In the method of principal components, the vectors Xj are carried by a transformation into the vectors Yj = (Yjl..... , Yjr). The components of the Yj are chosen such that Yjl has the maximum variance among the normalized linear combinations of the components of X1, Yj2 has the maximum variance among the linear functions of the components of X1 uncorrelated with Yj1, and so on.

In the method of canonical correlations, two sets of random variables (components of Xj) are replaced by smaller sets. First, linear combinations, one from each set of variables, are constructed so as to have maximum simple correlation with each other. These linear combinations are called the first pair of canonical variables, and their correlation is the first canonical correlation. The process is continued with the construction of further pairs of linear combinations. It is required, however, that each new canonical variable be uncorrelated with all previous ones. The method of canonical correlations indicates the maximum correlation between linear functions of two groups of components of the observation vector.

The results of the method of principal components and the method of canonical correlations contribute to an understanding of the structure of the multivariate population under consideration. Also of use in this regard is factor analysis, in which the components of the random vectors Xj are assumed to be linear functions of some unobserved factors that are to be studied.

Multivariate analysis also deals with the problem of differentiating two or more populations from the results of observations. One aspect of this problem is known as the discrimination problem and consists in the assignment of a new element to one of several populations on the basis of an analysis of samples of the populations. Another aspect involves dividing the elements of a population into groups that differ maximally, in some sense, from each other.

### REFERENCES

Anderson, T. Vvedenie v mnogomernyi statisticheskii analiz. Moscow, 1963. (Translated from English.)
Kendall, M. G., and A. Stuart. The Advanced Theory of Statistics, vol. 3. London, 1966.
Dempster, A. P. Elements of Continuous Multivariate Analysis. London, 1969.

A. V. PROKHOROV

References in periodicals archive ?
If you are looking for a text that covers the mathematical theory of multivariate statistical analysis, this book will serve you well, but if you are looking for a text that addresses how to analyze and interpret multivariate data, then a text on multivariate data analysis (as opposed to multivariate statistical analysis) such as Computer-Aided Multivariate Analysis by Afifi, May, and Clark, or Applied Multivariate Data Analysis by Everitt and Dunn would probably be a better choice.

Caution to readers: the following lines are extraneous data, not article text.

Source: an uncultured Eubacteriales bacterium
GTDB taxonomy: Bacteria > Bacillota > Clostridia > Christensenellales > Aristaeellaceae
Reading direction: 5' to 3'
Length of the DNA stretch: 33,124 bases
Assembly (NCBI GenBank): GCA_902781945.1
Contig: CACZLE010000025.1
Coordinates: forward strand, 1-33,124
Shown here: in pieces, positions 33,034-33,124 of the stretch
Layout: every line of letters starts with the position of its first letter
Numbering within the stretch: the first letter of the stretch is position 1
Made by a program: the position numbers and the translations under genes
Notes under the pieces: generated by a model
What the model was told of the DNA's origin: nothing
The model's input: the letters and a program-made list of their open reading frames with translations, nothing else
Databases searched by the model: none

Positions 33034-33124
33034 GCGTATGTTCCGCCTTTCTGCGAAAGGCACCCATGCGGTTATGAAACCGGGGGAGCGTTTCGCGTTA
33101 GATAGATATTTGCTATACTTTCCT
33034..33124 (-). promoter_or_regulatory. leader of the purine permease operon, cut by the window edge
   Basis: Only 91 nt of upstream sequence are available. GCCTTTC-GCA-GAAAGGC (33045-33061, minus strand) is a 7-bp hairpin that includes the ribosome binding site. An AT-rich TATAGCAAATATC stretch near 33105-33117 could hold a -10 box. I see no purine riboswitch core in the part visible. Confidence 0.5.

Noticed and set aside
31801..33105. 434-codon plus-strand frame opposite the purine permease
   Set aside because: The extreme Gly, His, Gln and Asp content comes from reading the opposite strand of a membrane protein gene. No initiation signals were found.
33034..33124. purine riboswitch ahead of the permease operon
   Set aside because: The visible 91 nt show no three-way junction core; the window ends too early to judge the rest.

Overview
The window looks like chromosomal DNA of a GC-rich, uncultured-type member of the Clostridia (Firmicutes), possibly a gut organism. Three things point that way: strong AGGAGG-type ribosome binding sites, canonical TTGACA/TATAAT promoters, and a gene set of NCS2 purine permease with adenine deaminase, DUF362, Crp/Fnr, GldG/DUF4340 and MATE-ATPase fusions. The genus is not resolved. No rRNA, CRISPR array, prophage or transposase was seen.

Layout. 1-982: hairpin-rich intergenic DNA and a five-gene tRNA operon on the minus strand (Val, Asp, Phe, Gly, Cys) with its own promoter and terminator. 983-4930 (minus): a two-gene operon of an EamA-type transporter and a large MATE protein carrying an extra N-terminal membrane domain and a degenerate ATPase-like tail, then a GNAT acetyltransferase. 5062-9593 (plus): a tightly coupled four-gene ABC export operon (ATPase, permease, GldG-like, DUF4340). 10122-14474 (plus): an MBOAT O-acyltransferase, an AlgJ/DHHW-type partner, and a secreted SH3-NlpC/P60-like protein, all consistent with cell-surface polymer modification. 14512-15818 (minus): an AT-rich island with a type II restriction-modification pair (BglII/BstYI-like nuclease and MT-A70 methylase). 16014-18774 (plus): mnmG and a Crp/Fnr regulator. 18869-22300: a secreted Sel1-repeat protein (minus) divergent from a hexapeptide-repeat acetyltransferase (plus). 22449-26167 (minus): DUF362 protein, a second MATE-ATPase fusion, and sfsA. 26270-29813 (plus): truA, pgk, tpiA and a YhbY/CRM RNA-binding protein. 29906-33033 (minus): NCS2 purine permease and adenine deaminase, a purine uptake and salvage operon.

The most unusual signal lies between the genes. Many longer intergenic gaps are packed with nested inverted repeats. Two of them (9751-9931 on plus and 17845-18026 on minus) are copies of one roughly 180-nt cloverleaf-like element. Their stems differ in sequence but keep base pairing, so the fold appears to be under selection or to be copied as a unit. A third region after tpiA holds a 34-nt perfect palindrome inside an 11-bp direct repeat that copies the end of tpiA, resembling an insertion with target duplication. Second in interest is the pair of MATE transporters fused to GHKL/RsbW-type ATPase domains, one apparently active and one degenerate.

This information was then processed by the computer using a multivariate analysis program called principal component analysis.
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With each chapter first discussing theory and then presenting applications, the text covers unrestricted general linear models, restricted general linear models, weighted general linear models, multivariate general linear models, doubly multivariate linear models, the restricted multivariate general linear model and the growth curve model, the seemingly unrelated regression model and restricted generalized multivariate analysis of variance model, simultaneous interference using finite intersection tests, computing power for univariate and multivariate general linear models, two-level hierarchical models, incomplete repeated measurement data, and structural equation modeling.
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After multivariate analysis, only the risk associated with eating green olives remained significant (RR 5.
In a multivariate analysis with adjustment for the conventional stroke risk factors, women with a baseline history of migraine with aura proved to be at a statistically significant 53% increased risk of total stroke and a 70% increased risk of ischemic stroke, compared with women without a history of headache.
This trend remained significant even after controlling for body mass index in the multivariate analysis.